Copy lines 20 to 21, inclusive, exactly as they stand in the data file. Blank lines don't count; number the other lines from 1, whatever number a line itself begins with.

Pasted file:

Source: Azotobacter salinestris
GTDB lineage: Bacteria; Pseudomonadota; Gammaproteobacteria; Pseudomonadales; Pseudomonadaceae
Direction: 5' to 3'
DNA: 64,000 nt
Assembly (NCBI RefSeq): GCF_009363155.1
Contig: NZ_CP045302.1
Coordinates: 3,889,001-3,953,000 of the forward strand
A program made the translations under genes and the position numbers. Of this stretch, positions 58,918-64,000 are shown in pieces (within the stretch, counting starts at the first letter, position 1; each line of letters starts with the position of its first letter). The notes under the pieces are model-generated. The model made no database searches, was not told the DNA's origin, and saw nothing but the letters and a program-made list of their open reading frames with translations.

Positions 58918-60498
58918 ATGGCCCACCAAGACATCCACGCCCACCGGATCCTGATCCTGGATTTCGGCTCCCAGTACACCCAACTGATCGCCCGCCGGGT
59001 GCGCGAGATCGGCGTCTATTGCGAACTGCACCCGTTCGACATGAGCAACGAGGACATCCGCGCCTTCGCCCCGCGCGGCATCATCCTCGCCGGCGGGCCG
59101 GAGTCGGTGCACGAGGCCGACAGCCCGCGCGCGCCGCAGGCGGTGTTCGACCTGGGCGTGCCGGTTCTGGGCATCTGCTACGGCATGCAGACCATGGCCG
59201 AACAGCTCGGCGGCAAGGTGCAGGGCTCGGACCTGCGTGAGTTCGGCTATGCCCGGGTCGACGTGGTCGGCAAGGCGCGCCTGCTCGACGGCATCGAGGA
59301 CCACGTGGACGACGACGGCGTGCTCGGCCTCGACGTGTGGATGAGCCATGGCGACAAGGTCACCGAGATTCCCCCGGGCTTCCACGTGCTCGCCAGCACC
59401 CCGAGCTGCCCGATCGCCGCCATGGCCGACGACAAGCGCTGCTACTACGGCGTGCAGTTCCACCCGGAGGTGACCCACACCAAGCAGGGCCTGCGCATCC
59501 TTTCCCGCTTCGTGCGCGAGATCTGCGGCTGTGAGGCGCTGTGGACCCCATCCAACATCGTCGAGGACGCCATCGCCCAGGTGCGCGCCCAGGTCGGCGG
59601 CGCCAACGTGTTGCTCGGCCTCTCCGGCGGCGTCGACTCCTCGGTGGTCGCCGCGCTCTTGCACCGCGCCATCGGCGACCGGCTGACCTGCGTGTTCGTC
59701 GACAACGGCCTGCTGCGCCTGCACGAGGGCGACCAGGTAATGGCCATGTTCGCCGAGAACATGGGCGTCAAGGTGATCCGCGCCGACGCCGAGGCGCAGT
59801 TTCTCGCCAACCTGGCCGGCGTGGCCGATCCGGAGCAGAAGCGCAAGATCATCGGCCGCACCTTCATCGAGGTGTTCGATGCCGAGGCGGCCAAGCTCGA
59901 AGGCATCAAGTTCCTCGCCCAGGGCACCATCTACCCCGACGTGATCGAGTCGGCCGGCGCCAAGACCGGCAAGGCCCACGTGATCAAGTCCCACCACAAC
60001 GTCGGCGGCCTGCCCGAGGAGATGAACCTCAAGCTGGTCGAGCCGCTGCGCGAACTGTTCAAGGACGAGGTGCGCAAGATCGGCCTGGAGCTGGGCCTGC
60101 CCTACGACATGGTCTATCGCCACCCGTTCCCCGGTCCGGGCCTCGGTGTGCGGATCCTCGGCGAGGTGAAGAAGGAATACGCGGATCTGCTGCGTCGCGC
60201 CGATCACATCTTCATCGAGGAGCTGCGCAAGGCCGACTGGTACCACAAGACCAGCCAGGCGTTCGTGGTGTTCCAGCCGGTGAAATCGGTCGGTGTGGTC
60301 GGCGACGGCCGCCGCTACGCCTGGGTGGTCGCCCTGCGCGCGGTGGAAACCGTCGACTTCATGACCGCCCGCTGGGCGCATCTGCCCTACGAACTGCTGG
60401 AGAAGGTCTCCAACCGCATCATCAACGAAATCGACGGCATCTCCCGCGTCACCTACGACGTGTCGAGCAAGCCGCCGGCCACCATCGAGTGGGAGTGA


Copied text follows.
59901 AGGCATCAAGTTCCTCGCCCAGGGCACCATCTACCCCGACGTGATCGAGTCGGCCGGCGCCAAGACCGGCAAGGCCCACGTGATCAAGTCCCACCACAAC
60001 GTCGGCGGCCTGCCCGAGGAGATGAACCTCAAGCTGGTCGAGCCGCTGCGCGAACTGTTCAAGGACGAGGTGCGCAAGATCGGCCTGGAGCTGGGCCTGC